If you’re a college student trying to avoid huge student loan debt upon graduation, then you probably already know that scholarships are an excellent way to fund your education without having to carry the burden of repayment for years to come.
It seems there is no end to the number of programs available for everyone and everything you can think of, and each year thousands of students apply for these awards to help them offset the cost of education.
Unfortunately, scholarship scams exist, and it’s important that you protect yourself from getting taken in by them. There are a few ways you can spot a scholarship scam, and knowing these tips can help keep you safe.
Common Scholarship Scams
There are several different types of scholarship scams out there, and being able to recognize one is critical. They might have different characteristics, but they all have one commonality – they want to take something from you, whether it be your hard-earned money or your personal data. If you keep this in mind, it can be simple to spot them. Let’s take a look at a few different kinds of scams.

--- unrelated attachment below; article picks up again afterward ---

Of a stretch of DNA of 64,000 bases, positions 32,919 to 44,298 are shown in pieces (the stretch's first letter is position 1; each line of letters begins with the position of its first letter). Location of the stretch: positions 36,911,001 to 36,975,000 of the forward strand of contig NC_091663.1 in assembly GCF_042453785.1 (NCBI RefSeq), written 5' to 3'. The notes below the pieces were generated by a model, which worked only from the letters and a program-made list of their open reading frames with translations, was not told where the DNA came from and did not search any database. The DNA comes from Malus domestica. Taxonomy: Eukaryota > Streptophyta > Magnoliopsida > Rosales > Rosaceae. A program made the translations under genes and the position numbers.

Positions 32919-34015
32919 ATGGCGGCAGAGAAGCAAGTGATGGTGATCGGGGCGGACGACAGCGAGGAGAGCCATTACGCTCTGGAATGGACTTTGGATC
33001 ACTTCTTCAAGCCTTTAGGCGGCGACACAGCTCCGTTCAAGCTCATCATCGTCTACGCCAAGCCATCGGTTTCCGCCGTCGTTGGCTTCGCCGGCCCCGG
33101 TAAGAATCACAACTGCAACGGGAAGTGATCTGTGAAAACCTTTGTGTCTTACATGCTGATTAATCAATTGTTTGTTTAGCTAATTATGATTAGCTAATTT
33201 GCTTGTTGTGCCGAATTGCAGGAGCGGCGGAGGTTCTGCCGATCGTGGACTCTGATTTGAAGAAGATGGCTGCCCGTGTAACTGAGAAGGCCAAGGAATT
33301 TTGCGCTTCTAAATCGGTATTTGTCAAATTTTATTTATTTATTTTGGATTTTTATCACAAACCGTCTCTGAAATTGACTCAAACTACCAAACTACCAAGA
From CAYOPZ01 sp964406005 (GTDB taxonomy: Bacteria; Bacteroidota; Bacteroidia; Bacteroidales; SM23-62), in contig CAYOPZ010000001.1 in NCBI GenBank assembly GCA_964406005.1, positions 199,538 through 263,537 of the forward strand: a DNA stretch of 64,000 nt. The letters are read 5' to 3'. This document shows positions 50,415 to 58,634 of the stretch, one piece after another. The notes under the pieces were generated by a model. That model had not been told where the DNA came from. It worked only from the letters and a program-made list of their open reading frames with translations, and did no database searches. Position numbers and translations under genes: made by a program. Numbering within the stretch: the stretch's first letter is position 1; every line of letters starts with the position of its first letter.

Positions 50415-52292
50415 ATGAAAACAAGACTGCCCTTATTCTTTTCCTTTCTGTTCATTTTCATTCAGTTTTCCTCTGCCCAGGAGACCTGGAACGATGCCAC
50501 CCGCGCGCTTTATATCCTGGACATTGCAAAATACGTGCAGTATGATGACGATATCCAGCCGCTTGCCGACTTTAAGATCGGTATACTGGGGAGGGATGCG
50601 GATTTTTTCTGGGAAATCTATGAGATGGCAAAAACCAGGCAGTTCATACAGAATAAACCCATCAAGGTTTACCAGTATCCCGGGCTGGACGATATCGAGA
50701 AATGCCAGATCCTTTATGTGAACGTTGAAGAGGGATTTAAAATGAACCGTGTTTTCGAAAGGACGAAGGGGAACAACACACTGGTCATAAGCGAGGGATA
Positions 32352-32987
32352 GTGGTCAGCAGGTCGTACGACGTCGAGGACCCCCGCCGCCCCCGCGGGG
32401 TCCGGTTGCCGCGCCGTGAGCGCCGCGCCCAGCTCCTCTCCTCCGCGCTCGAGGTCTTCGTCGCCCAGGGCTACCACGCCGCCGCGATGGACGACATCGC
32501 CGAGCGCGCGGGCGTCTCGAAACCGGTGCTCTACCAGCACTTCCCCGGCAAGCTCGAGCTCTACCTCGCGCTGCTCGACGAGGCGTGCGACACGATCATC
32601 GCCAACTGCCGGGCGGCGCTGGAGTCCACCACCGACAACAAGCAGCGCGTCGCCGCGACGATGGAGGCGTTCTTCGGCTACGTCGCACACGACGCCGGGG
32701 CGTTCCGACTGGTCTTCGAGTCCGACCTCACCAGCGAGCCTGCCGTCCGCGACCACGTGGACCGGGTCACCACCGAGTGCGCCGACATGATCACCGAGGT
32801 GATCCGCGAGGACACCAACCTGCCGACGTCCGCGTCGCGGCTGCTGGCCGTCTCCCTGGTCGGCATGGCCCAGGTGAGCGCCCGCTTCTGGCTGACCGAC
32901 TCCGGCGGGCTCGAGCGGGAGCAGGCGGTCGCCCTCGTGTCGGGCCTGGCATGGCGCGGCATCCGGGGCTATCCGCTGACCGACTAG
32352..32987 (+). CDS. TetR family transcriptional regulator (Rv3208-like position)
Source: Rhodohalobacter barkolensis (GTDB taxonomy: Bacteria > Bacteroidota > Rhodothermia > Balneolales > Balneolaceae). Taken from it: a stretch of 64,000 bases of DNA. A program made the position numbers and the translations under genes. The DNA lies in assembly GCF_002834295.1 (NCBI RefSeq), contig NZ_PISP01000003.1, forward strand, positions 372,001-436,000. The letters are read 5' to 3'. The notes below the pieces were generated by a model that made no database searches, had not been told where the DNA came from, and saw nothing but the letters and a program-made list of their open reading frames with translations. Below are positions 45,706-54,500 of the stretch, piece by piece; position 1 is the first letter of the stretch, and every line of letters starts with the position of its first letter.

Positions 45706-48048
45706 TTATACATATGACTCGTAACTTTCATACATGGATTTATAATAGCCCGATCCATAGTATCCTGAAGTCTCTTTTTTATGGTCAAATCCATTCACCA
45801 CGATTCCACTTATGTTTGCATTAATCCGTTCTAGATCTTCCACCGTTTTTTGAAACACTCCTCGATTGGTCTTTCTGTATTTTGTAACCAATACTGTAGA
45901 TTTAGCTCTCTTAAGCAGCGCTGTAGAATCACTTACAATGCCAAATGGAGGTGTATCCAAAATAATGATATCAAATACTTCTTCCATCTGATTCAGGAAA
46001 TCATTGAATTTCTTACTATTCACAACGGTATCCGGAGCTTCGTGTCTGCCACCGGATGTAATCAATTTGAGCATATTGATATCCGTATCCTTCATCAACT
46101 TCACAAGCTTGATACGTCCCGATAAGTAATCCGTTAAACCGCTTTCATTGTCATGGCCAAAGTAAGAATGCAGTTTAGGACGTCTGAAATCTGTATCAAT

Upfront Fee Scam
The first is when a scholarship requires a fee upfront. Some call it an application or processing fee, but if a program demands that you send them money to apply or “process” a scholarship, chances are it’s a scam. Legitimate programs don’t ask you for money upfront because a scholarship already has money it wants to give away. So if you see an offer that would be great if only you didn’t have to pay a fee, don’t bother with it.
Free Seminar Scam
Another widespread scholarship scam is the “free seminar.” You may receive an “exclusive invitation” to a free seminar on financial aid. It might sound like the perfect way to get your questions answered, but it’s not. These seminars are usually poorly disguised sales presentations for everything from investments to insurance. Sometimes they even attempt to get students to sign up for student loans with expensive terms. They may say it’s a free seminar with no obligation, but unless you want to sit through sales pitches and high-pressure techniques, you’ll want to pass on those invitations.
First-Come, First-Serve Scam